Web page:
Time is Running Out by Sarojini Sapru

India’s Water Crisis – Why Groundwater Recharge is Key
India’s sixth largest city Chennai, has run out of water. The NITI Aayog has released a study, stating that India is facing its worst water crisis in history, and that the demand for potable water through the country will outstrip supply by 2030 if steps are not taken. The report goes on to say that nearly 600 million Indians face high to extreme water stress, and about 2 lakh people die every year due to inadequate access to safe water. Twenty-one cities including Delhi, Bengaluru, Chennai, and Hyderabad will run out of groundwater by 2020, affecting 100 million people. Moreover groundwater resources, which account for 40% of India’s water supply are being depleted at “unsustainable” rates and upto 70% of India’s water supply is contaminated.

This crisis is real, and it is happening now. The intensification of human activity, coupled with extreme weather events caused by climate change can lead to longer periods of droughts and floods (India is facing its worst drought in decades, resulting from a deadly heat-wave and delayed monsoons). These extreme conditions increase the demand for groundwater – which is already a critical and overexploited resource in the country. Enhancing the underground storage of water is a practical and robust measure to augment the availability of fresh water, and to enhance climate change adaption. It is therefore imperative that groundwater play a more prominent role in climate debates.

These unsustainable levels of exploitation have serious implications for the sustainability of agriculture, economic growth and livelihoods, as well as long term food security. A 2012 report by the World Bank notes that India is the largest user of groundwater in the world (“using an estimated 230 cubic kilometres of groundwater per year – over a quarter of the global total”). The report further estimated that more than 60% of irrigated agriculture and 85% of drinking water supplies are dependent on ground water. The potential social and economic consequences of continued weak or non-existent groundwater management are serious. The implications are also disturbing for a plethora of reasons: for sustaining economic growth and local livelihoods, and for environmental sustainability. The consequences will be most severe for vulnerable populations.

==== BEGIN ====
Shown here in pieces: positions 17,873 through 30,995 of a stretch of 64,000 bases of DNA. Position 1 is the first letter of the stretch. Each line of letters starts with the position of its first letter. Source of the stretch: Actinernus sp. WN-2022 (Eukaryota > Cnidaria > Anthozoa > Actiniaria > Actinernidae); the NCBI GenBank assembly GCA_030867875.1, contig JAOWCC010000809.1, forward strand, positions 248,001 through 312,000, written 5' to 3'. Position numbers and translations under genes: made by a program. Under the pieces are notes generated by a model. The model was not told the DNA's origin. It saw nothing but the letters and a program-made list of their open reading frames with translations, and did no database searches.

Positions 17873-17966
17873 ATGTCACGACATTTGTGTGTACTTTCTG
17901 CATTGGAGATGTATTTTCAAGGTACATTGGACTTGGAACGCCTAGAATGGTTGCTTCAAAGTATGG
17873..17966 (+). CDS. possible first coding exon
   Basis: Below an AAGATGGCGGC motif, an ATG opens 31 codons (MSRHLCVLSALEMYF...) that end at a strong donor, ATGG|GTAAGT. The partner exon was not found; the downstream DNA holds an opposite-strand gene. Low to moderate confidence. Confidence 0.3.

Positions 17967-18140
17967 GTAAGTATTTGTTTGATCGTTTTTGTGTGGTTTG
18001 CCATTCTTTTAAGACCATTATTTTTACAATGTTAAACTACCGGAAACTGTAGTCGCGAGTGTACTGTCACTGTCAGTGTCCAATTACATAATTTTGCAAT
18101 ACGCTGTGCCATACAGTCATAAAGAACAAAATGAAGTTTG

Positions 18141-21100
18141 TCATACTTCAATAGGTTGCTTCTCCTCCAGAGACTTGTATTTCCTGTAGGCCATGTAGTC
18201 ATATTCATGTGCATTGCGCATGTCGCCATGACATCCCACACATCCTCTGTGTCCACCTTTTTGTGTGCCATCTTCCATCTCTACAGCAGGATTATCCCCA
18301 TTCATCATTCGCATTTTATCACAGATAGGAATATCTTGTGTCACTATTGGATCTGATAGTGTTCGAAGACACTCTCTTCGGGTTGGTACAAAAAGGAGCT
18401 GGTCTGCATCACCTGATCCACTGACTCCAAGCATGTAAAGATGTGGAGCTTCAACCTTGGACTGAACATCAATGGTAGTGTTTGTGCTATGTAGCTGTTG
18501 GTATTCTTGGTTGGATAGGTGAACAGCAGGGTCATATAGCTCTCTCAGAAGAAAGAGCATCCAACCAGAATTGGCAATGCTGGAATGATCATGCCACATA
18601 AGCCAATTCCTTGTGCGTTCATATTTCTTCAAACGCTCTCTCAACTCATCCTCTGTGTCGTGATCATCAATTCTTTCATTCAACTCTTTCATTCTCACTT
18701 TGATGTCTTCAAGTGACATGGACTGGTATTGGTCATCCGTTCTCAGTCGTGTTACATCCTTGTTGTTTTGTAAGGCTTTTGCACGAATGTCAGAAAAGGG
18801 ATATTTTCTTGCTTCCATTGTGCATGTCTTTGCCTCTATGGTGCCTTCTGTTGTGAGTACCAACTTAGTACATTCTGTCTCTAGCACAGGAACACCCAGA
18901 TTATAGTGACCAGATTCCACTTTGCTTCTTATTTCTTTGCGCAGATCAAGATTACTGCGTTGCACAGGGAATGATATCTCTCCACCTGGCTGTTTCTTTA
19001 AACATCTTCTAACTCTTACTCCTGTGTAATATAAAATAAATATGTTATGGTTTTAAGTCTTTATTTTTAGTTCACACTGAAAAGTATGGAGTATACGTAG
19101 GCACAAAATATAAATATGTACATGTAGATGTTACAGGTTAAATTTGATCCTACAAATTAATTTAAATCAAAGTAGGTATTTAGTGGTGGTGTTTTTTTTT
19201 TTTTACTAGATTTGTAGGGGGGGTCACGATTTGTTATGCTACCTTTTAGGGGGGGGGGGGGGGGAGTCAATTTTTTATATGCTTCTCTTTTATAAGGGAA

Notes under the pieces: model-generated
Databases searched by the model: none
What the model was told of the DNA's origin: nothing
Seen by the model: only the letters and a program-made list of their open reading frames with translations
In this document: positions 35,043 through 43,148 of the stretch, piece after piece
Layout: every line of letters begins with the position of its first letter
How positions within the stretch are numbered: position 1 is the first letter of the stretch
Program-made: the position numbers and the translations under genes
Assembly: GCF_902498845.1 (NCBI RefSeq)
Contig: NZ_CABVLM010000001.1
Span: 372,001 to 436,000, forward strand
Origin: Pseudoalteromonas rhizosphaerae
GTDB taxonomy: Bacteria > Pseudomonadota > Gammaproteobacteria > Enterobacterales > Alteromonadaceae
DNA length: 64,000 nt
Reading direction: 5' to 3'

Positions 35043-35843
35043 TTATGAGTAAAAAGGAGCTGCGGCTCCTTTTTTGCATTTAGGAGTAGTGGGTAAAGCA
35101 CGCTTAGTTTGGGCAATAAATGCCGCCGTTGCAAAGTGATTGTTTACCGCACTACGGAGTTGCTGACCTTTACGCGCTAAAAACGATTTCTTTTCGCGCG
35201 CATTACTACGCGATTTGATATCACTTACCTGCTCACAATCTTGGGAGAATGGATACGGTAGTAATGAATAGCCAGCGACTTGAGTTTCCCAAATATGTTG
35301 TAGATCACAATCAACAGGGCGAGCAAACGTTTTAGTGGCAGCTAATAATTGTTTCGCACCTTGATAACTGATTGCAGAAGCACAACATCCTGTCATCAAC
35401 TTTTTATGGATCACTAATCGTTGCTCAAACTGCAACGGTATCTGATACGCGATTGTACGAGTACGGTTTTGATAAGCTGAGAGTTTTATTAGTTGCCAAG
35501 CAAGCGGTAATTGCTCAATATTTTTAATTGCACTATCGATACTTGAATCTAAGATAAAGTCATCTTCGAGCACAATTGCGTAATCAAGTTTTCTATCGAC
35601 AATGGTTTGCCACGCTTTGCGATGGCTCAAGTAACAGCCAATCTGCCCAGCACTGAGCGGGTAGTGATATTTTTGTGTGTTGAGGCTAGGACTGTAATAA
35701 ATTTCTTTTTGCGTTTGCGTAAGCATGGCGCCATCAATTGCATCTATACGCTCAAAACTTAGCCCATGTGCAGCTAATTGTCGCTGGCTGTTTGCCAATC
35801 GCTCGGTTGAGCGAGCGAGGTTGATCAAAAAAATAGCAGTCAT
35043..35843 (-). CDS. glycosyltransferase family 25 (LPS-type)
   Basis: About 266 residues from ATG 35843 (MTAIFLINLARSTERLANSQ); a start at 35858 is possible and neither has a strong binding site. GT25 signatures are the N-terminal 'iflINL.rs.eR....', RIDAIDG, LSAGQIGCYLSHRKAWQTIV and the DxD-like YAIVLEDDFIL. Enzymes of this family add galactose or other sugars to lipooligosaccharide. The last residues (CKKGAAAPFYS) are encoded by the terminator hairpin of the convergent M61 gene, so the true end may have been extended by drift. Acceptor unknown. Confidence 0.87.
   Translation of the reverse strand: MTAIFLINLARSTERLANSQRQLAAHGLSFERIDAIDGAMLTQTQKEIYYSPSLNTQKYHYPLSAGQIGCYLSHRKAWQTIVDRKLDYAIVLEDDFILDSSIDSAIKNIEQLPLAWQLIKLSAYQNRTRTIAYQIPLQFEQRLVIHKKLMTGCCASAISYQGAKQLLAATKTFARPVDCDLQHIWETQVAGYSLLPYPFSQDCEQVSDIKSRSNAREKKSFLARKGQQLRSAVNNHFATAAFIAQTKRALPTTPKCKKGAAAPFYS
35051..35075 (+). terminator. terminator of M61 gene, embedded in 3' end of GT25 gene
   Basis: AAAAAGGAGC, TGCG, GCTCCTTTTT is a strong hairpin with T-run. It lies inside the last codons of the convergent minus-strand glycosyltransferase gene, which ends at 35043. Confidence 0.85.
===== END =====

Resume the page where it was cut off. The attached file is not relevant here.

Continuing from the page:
Noting the high percentage of irrigated agriculture that is dependent on groundwater, it is important to notes that in states, such as Rajasthan (which is one of the driest states in the country) it is primarily women who work in the fields and perform agricultural tasks and labour. However, several studies have highlighted that despite the fact that it is the women who perform the bulk of agricultural labour in fields in India, they are largely excluded from decision-making activities . The role of women in water conservation and recharge is integral. Providing women with a platform to engage with water conservation and recharge on both a policy level, as well as a ground level is essential. By acknowledging the role that women play in agriculture, and water-related work and building their capacities in this regard, so they are not “invisible workers”, women’s voices and leadership will increase, along with their participation in decision making, and therefore social and economic life. Read about CRS’s efforts towards strengthening climate action by promoting gender equality.

Source: Niti Aayog Composite Water Resources Management Report

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